The dark part to this stoy is that mortality is dealt with in order to show her how misguided her feelings toward her owner. The mysterious Persian shows her the dessicated corpse of another cat to show her what happens to cats when they get old enough. She is brought into a confrontation over her own desires to be with her family – how she can be with her family – and later, the Persian disappears (dies. It’s pretty firmly given that he’s dead though it’s never stated). But even though it’s direct and blunt about this, it isn’t done in a gruesome or obnoxious way. It’s very sensitive to how shocking and terrifying facing mortality can be, and there is comfort found later in the series.

Overall, this is an adorable but rather deep story of a cat finding herself.

Recommended: 10+. There is a minor scene where Chibi-neko is taken to see the dessicated corpse of another cat, but it’s not a graphic, gorey scene though it could make younger viewers anxious. There’s another scene where she’s gotten out of the house and doesn’t know where to go to the bathroom, and she’s directed to a nearby bush. This is not poop-joke fodder, nor do you see her going or anything like that – it’s simply taken as a fact of life. Some parents might also be put off by how an older cat takes an interest in Chibi-neko when she looks like a child, but it does bear in mind that animals age differently than humans, and you see the difference between her (at 2 months) and another cat who’s 5 months old, and he clearly is a teen verging on adulthood. She’d age similarly quickly, and it’s made clear the older cat is interested in her as an adult.

Other titles you might enjoy:

Chi’s Sweet Home (anime and manga)

“Lost In The Forest” – Spero: The Forest Dwellers (Visual Novel) – 7/10 Sunflowers

A virgin forest is where the hand of man has never set foot. ~ Author Unknown

Genre: Fantasy/Action

Review Status: Complete

Licensed: This is available for free download on Ren’Py

Art/Animation: The art is decent, nothing spectacular but nicer than some of the other VNs I’ve played. It looks like it was done in Paint (though far more skillfully than anything I could do).

Summary: The forest has been sealed for ten years, but one day, one of the forest dwellers discovers a young boy within the gates. A dark creature is after him, and she must protect him and restore him to his home.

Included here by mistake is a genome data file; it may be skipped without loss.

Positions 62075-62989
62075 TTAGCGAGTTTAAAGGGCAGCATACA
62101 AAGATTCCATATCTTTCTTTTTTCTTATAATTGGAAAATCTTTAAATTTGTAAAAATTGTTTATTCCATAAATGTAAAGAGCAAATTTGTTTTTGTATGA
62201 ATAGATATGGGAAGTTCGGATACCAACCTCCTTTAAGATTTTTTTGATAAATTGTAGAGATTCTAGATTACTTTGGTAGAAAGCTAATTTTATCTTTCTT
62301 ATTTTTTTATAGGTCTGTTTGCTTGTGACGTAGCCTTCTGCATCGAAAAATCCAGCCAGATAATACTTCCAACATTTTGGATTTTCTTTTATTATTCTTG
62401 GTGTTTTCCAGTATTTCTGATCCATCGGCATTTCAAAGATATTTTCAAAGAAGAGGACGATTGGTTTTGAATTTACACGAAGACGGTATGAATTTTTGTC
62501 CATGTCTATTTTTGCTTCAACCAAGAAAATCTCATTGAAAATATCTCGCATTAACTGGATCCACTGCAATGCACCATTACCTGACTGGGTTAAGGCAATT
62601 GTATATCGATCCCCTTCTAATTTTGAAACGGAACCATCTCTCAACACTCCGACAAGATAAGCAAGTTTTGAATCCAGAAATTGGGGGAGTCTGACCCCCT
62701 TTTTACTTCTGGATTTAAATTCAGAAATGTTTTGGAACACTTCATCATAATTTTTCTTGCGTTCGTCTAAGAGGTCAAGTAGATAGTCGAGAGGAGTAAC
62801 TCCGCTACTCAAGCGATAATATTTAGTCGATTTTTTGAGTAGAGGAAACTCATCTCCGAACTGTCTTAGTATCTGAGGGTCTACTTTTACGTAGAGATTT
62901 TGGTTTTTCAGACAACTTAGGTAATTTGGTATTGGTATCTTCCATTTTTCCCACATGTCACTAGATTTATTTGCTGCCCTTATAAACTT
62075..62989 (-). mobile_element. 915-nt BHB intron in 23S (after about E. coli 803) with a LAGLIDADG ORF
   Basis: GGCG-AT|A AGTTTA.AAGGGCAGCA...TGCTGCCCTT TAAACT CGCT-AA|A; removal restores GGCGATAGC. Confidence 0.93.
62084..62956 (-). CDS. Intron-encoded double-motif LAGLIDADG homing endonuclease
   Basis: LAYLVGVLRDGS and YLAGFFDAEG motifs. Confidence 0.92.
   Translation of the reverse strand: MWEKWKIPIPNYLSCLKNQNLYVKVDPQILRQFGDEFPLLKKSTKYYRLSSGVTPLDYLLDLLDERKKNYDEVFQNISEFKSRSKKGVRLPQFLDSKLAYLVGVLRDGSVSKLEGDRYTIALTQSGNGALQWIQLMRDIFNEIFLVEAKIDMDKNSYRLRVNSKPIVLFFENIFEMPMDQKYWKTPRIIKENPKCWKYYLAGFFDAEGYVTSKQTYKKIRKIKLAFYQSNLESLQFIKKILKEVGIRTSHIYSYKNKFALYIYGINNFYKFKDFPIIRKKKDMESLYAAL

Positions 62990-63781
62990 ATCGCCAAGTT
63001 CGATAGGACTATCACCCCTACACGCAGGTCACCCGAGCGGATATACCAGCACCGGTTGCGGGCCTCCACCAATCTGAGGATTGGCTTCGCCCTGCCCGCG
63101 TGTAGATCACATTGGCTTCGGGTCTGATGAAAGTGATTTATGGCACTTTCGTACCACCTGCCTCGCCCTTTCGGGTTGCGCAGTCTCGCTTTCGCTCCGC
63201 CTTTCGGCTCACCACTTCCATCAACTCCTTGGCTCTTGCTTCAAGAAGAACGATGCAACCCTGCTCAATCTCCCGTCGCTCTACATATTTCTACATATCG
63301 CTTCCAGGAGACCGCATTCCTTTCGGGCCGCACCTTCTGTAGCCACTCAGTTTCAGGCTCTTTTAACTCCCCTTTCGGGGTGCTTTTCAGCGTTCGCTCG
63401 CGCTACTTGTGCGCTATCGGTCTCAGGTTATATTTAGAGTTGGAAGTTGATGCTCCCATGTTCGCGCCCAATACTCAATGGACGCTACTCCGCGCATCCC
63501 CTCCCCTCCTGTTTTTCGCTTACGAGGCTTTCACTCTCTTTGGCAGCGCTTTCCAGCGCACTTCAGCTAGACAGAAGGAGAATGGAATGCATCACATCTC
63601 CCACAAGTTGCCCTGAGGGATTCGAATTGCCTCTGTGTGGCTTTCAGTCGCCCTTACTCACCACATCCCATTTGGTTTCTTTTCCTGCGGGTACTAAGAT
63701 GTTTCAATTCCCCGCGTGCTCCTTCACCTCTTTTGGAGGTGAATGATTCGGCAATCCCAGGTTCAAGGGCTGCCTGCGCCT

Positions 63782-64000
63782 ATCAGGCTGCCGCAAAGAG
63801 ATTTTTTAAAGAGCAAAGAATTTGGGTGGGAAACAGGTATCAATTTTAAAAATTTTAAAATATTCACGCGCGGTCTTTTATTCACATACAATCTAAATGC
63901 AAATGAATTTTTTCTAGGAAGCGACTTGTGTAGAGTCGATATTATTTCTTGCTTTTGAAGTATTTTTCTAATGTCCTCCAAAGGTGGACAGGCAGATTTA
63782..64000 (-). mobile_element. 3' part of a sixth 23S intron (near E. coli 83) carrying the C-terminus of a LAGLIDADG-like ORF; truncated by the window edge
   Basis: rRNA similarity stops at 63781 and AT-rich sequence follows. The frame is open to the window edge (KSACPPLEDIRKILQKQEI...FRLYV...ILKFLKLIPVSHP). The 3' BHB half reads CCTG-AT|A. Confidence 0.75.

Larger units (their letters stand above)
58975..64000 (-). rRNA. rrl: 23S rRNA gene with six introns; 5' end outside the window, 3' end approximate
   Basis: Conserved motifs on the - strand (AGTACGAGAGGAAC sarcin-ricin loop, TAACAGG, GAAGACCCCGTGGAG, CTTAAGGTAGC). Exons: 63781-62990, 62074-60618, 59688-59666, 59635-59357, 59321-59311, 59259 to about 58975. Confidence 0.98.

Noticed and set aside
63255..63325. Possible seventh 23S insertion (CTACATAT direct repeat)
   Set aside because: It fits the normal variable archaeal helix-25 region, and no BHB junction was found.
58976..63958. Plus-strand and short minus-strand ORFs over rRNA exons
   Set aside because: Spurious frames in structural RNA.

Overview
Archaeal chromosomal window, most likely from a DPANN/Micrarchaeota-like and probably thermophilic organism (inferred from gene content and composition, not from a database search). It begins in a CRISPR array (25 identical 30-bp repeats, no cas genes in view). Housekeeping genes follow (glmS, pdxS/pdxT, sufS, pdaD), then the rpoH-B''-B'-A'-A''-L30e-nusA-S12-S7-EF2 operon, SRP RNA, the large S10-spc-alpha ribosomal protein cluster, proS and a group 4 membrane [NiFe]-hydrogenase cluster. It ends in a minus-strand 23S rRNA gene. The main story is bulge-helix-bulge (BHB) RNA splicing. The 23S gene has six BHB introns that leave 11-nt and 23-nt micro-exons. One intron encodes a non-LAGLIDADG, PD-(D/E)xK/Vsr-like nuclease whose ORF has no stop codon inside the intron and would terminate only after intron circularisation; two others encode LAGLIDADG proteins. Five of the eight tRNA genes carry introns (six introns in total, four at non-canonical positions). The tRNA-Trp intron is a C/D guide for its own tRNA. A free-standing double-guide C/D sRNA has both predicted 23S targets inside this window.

Review: This is a very short chapter in what looks like a far more expansive story. It’s short, with only 3 endings (good, bad, and true), and is a little rough around the edges. Some of the dialogue and writing needs clean-up and a proofreader. I winced more than once at the punctuation. At the same time it does some nice things with the dialogue choices – depending on what you choose you might end up unlocking some new things to talk about!

When I say that the story is far more expansive than what we have here, I mean that the background given on the characters and situation is spare and blatantly clues you in that there’s a larger story going on. The True ending also implies that the main character has a hidden background that is important to the kingdom, and leaves off on a bit of a cliffhanger about it. It gives the impression that it will be continued in a later VN, but so far there’s no sign of one.

But what is here is fairly standard for a fantasy. There’s a lost prince, a deadly danger, and someone who’s called on to protect the boy. I like how it does a few things differently than a typical fantasy, like the main character is a female warrior, but it’s no big deal; it’s just part of who she is and what she does. I would have loved to see more of this world fleshed-out, because this is very bare-bones; you get to the main quest right away and it takes maybe five minutes to finish the whole thing. There’s a lot of playability to try and get the different endings, but without more reasons to care about the characters I’m not feeling as entertained as I really want to. When I have to ask ‘so what’ about saving someone, it’s not a good sign.

Overall,  it’s still a solid VN. I definitely appreciate the groundworks for the story being told, and while it’s not perfect, it’s entertaining enough where I’m looking for more!

Recommended: 10+. This is a fairly standard fantasy title, and the ‘bad end’ isn’t violent or gruesome.

Other titles you might enjoy:

Seirei no Moribito (anime)

12 Kingdoms (anime)

“Tree-hugger” – KissWood (manhwa) – 10/10 Sunflowers

“Can’t see the forest for the trees.” ~ Anonymous

Mangaka: Ahn Sung Ho

Genre: Adventure/Fantasy/Sci-Fi

Review Status: Complete (3 volumes/3 Volumes)

Licensed: No, this manga is unlicensed in the US.

Art: Wonderful. The characters are all distinctive, it’s all in color (brilliant colors!), and I simply can’t find any faults here.

Summary: After losing his job as a city gardener, the main character only seems to  care about one thing, his home garden full of rare plants.  But when a mysterious man burns down his garden and home, the protagonist barely manages to escape alive.  When he wakes up in the hospital, he learns he has lost his eyesight.  With nothing left, the man just lies in the hospital bed with seemingly no hope left, until the sudden regaining of his eyesight causes him to realise he has been transported to a strange new world covered in a mystical forest. (MAL.net)